The Reg A+ based on BlockStack and Props Network allows issuers to publicly raise funds to non-qualified investors (qualified investors refer to investors who meet at least $1 million in net assets, or at least 20 in the last two years) Ten thousand dollars of personal annual income or $300,000 annual household income). In other words, Reg A+ allows the issuer to raise funds from ordinary investors with weaker financial strength, which is beneficial to increase the liquidity of the issuer's issued securities, or to become a blockchain token issue standard, which can promote more The project is legally ICO (Initial Coin Offering).

In addition, through the history of ICO financing, the average financing amount of ICO projects in 2014, 2015, 2016, 2017, and 2018 was 4 million US dollars, 1 million US dollars, 6 million US dollars, 16 million US dollars, and 26 million US dollars. There are also few issuers financing more than $50 million (Reg A+ capped fund limit), which makes it suitable for public release using the Reg A+ exemption clause.

As of October 31, 2018, the blockchain project received a total of approximately US$22.5 billion in financing through ICO. RegA+ will be the key bridge for the market to be accepted by traditional capital markets.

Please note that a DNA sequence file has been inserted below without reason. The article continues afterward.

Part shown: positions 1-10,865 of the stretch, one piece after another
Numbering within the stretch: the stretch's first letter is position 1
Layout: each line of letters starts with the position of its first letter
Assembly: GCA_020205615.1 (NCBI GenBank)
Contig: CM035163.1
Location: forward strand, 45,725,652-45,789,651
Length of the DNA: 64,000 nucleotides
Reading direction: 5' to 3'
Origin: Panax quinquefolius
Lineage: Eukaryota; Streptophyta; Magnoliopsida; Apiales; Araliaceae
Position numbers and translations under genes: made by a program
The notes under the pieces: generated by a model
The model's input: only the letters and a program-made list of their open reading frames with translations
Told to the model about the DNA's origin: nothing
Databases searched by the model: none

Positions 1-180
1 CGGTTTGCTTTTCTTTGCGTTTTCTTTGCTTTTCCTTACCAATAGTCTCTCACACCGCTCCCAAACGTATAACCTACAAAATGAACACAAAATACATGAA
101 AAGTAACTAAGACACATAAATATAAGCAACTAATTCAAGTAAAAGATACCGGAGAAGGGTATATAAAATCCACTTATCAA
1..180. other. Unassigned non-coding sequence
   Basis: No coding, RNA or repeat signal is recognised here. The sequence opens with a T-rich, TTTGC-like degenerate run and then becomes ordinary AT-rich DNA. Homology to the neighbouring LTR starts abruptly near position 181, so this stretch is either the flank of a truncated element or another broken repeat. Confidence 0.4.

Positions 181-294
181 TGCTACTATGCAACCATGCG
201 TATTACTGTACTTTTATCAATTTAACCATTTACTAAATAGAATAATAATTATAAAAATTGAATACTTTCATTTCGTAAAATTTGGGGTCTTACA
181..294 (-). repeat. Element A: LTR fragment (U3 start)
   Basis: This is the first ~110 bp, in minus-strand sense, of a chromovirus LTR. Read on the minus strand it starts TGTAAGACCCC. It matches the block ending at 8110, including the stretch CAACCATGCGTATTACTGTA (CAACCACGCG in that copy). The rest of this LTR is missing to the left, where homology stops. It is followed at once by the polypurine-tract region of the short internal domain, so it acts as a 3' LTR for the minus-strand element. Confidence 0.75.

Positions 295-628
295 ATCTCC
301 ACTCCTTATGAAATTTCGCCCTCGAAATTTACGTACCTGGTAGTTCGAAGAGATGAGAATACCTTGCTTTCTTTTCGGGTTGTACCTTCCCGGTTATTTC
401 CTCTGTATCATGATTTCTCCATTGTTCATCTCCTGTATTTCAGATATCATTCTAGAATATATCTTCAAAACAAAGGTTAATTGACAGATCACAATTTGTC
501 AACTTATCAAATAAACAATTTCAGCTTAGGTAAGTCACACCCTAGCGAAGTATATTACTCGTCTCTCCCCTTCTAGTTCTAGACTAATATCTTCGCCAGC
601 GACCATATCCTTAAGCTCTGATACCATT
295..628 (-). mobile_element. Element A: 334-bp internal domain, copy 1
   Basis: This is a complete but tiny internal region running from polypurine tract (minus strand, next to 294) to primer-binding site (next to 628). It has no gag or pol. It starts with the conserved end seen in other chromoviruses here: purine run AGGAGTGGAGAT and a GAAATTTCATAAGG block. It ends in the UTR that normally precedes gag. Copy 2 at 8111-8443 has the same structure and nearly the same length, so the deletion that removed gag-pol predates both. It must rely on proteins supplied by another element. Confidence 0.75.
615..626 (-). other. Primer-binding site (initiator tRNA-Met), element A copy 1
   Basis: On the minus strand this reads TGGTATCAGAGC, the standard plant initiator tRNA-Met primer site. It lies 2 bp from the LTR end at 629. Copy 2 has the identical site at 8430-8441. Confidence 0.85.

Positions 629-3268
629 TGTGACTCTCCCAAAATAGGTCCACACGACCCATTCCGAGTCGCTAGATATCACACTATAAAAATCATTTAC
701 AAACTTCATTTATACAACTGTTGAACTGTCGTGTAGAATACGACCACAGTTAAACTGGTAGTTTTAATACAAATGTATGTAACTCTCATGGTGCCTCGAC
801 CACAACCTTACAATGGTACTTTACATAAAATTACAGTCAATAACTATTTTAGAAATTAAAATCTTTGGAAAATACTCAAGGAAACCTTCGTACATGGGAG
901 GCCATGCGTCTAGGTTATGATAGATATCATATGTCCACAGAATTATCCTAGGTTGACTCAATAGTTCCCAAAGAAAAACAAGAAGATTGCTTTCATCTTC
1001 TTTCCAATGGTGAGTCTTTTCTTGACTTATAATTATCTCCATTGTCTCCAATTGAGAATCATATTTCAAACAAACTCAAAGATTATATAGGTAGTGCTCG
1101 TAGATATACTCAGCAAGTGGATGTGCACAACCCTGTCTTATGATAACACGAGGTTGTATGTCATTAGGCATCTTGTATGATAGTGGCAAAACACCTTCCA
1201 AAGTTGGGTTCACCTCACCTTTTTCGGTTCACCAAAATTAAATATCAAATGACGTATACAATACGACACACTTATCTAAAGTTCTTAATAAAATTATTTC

The US regulatory system for blockchain and digital assets is becoming more sophisticated. In general, the attitude of the US regulatory system to the blockchain and its digital assets is to be incorporated into the existing regulatory system as much as possible, and the relevant businesses are subject to licensing supervision. The SEC's approval of the two-block chain token project listing application is an important step in the US's blockchain and digital asset regulation. It goes beyond the previous "qualitative" and fines for blockchain tokens. The suspension of issuance and other enforcement actions against issuers have further clarified the US regulatory system for blockchain and digital assets. It is the actual implementation of the blockchain project in the SEC-regulated capital market financing, and has a strong demonstration effect, which has important reference significance for future blockchain projects.